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Microeconomic Cost function

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11/21/2015 10:06:25 PM
Posted: 2 years ago
Hello. I'm here to ask a specific question.

I'm trying to figure out the cost function for my start up to get an idea of how we should be pricing things. I'm having a specific issue (my micro is rusty).

When looking at fixed costs, it's often assumed the fixed costs are monthly recurring costs like rent, utilities, etc. etc. Many of the fixed costs we face are one-time development costs and are non recurring. I'm trying to figure out how to represent this in the same equation because normally it's assumed your fixed costs are recurring each month.

Let's say our monthly fixed costs are $4,500. We have one time costs of $25,000 right off the bat. Normally when I see cost functions the unit of time is not included, the fixed recurring costs are written as

TC= fixed costs+ per unit costs*Q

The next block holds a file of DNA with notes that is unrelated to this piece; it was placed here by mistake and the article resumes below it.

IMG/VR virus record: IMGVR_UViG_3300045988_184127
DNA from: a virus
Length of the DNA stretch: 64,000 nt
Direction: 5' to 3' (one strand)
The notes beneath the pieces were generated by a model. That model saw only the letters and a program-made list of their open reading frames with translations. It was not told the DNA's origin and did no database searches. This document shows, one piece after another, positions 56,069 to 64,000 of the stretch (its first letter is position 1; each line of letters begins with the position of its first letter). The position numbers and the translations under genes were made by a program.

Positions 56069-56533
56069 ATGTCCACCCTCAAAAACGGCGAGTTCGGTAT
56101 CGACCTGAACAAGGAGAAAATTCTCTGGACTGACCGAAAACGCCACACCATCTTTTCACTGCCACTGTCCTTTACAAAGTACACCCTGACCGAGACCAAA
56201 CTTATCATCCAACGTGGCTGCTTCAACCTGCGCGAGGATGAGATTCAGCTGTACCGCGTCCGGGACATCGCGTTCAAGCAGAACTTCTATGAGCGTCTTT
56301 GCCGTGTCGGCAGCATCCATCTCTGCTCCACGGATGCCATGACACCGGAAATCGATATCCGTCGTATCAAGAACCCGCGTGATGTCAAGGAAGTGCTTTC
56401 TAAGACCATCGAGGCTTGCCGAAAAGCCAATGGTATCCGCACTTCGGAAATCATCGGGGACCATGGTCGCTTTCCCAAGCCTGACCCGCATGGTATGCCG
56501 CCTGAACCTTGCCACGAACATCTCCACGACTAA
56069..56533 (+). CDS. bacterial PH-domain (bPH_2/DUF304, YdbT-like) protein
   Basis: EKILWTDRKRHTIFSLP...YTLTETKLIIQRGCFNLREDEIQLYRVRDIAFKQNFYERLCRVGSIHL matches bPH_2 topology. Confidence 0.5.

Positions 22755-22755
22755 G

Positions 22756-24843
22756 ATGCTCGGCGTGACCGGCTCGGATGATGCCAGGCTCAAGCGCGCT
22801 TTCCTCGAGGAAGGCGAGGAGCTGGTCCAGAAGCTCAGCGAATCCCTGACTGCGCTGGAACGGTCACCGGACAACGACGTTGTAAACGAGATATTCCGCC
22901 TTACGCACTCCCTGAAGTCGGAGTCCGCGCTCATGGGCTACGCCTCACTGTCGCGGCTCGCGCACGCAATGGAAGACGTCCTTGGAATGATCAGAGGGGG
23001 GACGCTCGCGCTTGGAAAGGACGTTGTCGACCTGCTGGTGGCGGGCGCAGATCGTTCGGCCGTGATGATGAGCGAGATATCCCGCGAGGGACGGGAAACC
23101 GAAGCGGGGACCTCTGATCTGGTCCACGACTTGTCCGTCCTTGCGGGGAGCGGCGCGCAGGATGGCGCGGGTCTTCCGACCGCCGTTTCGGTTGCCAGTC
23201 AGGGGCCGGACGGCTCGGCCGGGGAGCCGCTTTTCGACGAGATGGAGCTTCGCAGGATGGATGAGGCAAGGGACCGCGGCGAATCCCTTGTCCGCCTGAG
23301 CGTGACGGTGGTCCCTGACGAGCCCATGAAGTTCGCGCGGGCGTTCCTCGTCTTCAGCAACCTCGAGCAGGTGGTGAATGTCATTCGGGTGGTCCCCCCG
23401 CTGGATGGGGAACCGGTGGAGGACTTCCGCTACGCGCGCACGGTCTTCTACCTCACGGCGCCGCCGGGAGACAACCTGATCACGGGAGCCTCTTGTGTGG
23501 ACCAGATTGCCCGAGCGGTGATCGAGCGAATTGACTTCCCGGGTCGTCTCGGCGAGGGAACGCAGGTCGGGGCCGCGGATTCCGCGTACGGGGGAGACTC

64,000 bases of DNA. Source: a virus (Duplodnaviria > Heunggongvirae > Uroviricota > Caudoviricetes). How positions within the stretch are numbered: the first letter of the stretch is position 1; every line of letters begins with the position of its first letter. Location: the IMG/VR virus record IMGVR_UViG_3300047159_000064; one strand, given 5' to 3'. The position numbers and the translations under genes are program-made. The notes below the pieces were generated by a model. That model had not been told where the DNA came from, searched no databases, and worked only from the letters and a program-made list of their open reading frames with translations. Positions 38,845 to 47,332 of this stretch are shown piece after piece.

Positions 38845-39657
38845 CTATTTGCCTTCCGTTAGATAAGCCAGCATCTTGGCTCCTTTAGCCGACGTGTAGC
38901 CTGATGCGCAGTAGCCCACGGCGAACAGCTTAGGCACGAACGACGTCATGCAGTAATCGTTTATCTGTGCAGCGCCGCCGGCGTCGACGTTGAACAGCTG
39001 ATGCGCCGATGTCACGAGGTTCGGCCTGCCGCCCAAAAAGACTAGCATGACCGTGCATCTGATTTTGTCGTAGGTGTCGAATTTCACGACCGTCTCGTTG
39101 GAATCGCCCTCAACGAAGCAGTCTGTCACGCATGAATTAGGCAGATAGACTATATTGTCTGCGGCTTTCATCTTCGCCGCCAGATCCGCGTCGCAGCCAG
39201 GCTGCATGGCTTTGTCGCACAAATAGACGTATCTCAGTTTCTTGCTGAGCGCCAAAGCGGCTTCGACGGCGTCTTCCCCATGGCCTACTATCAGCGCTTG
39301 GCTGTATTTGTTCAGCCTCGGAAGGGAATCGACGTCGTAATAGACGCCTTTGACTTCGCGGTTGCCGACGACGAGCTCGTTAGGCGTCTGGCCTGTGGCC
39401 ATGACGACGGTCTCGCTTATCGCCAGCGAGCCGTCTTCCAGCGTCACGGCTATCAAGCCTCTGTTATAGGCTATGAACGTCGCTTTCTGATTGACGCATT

I'm tempted to simply add a time dimension to the equation, but am not sure if the resulting equation will be of any business use.

TC= One time sunk cost+( monthly fixed*m) + per unit costs*Q
TC= $25,000 +($4,500*m) + per unit costs*Q

Can anyone think of obvious flaws to this approach?
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11/25/2015 10:19:09 AM
Posted: 2 years ago
As far as I know it's very common do use depreciation to allocate the costs of investments (in this case the one time sunk costs of $25,000) to the months.

I'm not sure how long you are able to use the investment of $25,000, but I'll assume it's 2 years.

So every month you'll have $25,000 / 24 (the amount of months in two years) = $1,041.67 in depreciation if you can really use your investment for 2 years.